arachnoid cyst, anticoagulant drugs, coagulopathies
and vigorous sports (3,6,11).In particular, sportsrelated CSHs are well-known neurosurgical entities
(5,8). They are described for ball games, bicycle
Figure 1: Left: T2 axial MRI (without contrast) shows left
frontoparietal chronic subdural hematoma causing midline shift
and ventricular compression Right: T2 axial MRI which was
obtained two months later after the operation shows no subdural
hematoma and fluid collection.
sports, snowboarding, race walking and roller
coasters in the literature (1,2,3,8,10). A static or
dynamic mechanical load is almost always delivered
to the skull associated with either mild or severe
head trauma (4). This loading can sometimes be so
powerful that it causes very serious intracerebral
hemorrhage and displaced skull fractures and
sometimes just mild stretching of the veins. These
stretched forces may lead to torn arachnoid or
bridging veins. Also, anti-platelet agents,
coagulopathy and anticoagulant therapy may
accelerate this presentation in many cases (7).
We described a young patient who has no history
of mild or severe head injury in capoeira and was
operated because of sports-related CSH. In our
opinion, the most probable mechanism of injury in
our case can be explained by impulsive load in nonaccidental head trauma. In capoeira sport,
translational, rotational or angular motions of the
head can create an impulse load (acceleration or
deceleration) on brain surface (Figure 2). The
impulsive load leads to tissue strain, which can be of
three types: tension, compression, or shear.
Especially angular or rotational motion of the head
can lead to shearing forces on the bridging veins(4).
Also, taking acetyl-salicylic acid is an additional
promoting factor in our case.
In conclusion, sports-related or sports associated
headaches may be a good signal for serious
intracranial pathology. In addition to headache,
usage of acetyl-salicylic acid for medication should
be immediately evaluated by CT scan or MRI to rule
out a chronic subdural hematoma.
Turkish Neurosurgery 2008, Vol: 18, No: 1, 39-41
Türkoğlu: Chronic Subdural Hematoma in Capoeira Sport
1. Cantu RC, Voy R: Second impact syndrome: A risk in any
contact sport. Physician Sports Med. 23: 27-34, 1995
2. Carmont M.R, Mahattanakul W, Pigott T: Acquisition of a
chronic subdural haematoma during training for competitive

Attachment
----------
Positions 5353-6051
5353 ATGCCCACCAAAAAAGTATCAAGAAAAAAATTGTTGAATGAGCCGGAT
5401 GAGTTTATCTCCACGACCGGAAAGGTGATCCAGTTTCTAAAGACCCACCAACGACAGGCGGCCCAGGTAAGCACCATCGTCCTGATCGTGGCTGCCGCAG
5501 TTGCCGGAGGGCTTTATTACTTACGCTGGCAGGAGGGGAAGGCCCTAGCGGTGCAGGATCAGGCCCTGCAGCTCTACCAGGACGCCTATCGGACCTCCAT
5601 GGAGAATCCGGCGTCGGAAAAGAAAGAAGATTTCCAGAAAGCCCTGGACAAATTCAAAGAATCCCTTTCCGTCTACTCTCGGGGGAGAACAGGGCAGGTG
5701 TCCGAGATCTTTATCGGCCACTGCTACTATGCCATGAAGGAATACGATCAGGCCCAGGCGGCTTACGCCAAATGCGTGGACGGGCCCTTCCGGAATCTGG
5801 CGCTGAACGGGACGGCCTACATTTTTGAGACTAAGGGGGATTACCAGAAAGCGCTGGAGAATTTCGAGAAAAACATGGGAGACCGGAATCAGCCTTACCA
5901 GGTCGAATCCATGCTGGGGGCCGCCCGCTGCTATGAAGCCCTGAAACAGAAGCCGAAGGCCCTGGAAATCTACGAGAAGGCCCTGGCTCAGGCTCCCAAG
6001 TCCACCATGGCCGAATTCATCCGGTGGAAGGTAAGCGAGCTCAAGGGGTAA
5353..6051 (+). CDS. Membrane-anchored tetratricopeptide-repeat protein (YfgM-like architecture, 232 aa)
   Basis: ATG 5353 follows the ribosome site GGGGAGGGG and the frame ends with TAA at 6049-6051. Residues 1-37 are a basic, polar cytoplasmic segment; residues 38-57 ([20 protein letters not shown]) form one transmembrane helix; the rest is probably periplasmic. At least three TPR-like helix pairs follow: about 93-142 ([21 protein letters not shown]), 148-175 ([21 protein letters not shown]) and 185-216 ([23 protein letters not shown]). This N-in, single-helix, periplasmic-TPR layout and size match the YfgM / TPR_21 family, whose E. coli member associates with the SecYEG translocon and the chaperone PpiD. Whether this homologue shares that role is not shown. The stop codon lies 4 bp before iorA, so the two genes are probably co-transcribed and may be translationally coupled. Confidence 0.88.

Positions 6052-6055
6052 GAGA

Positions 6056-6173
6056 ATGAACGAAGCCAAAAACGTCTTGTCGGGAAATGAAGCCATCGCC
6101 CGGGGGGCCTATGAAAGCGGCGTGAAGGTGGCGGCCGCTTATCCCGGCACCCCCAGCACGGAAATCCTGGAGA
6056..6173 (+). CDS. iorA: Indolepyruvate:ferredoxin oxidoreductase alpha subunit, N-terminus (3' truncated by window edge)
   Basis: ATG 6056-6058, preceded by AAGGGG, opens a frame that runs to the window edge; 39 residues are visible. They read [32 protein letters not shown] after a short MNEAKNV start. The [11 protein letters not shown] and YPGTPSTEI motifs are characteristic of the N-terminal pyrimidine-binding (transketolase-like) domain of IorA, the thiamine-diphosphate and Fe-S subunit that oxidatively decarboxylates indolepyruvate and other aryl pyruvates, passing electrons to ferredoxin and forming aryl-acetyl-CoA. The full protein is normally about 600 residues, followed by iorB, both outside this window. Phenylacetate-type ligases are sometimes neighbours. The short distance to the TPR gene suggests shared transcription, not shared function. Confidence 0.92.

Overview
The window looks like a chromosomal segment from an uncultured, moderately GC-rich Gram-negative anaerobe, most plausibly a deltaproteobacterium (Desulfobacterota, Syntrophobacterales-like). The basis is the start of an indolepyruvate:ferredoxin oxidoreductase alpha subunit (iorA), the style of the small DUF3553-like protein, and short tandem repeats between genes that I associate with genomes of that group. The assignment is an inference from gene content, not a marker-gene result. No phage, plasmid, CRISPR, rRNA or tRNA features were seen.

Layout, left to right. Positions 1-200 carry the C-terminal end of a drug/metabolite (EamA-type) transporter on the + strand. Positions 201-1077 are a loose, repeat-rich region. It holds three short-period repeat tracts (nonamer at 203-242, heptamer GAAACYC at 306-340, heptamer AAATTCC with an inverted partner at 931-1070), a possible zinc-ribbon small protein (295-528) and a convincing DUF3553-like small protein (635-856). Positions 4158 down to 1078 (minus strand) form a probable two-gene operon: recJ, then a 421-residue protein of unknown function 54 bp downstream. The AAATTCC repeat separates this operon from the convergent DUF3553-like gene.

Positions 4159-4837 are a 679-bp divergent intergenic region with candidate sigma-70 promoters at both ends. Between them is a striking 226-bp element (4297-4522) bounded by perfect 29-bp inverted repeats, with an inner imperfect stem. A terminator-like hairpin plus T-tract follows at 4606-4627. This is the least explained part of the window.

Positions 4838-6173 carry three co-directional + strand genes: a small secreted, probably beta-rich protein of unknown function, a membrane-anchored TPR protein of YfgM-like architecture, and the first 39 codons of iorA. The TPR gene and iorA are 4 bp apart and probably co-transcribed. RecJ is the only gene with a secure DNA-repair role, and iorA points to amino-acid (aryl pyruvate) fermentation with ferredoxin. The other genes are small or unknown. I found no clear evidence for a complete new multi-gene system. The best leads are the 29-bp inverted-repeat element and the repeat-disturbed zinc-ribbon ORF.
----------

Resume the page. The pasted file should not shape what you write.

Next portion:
race walking? Brit. J. Sports Med. 36: 306-307, 2002
3. Demetriades A.K, McEvoy A.W, Kitchen N.D: Subdural
haematoma associated with an arachnoid cyst after repetitive
minor heading injury in ball games. Brit J Sports Med 32 : 338345, 1998
4. Gerber P,Coffman K: Nonaccidental head trauma in infants.
Childs Nerv Syst. 23: 499-507, 2007
5. Lee KS, Bae WK, Doh JW: Origin of chronic subdural
haematoma and relation traumatic subdural lesions. Brain inj
12: 901-910, 1998
6. Markwalder TM: Chronic subdural haematomas: A review. J
Neurosurg 54: 637-645, 1981
Figure 2: Two players are fighting without hitting, kicking,
beating or touching. The player’s feet miss each other’s head by
mere fractions of inches. What looks like a dance one minute,
looks like a fight the next. We can image brain’s translational,
rotational or angular motion in the skull. (original photo from
7. O’Brien DF, Basu S, O’ Donnell JR: The impact of aspirin
therapy and anticoagulation on the prevalence of spontaneous
subdural haematoma. Ir Med J. 93: 244-246, 2000
8. Ramadan NM.Sports related headache.Curr Pain Headache
Rep 8(4): 301-305, 2004
9. Rust T, Kiemer N, Erasmus A: Chronic subdural haematomas
and anticoagulation or anti-thrombotic therapy. J Clin
Neuroscience 13: 823-827, 2006
10. Snyder RW, Sridharan ST, Pagnanelli DM: Subdural
haematoma following roller coaster ride while anticoagulated.
Am J Med 102: 488-489, 1997
11. Yamazaki Y, Tachibana S , Kitahara Y , Ohwada T: Promotive
factors of chronic subdural haematoma in relation to age. No
Shinkei Geka 1996 24: 47–51(abstract)

Benzer belgeler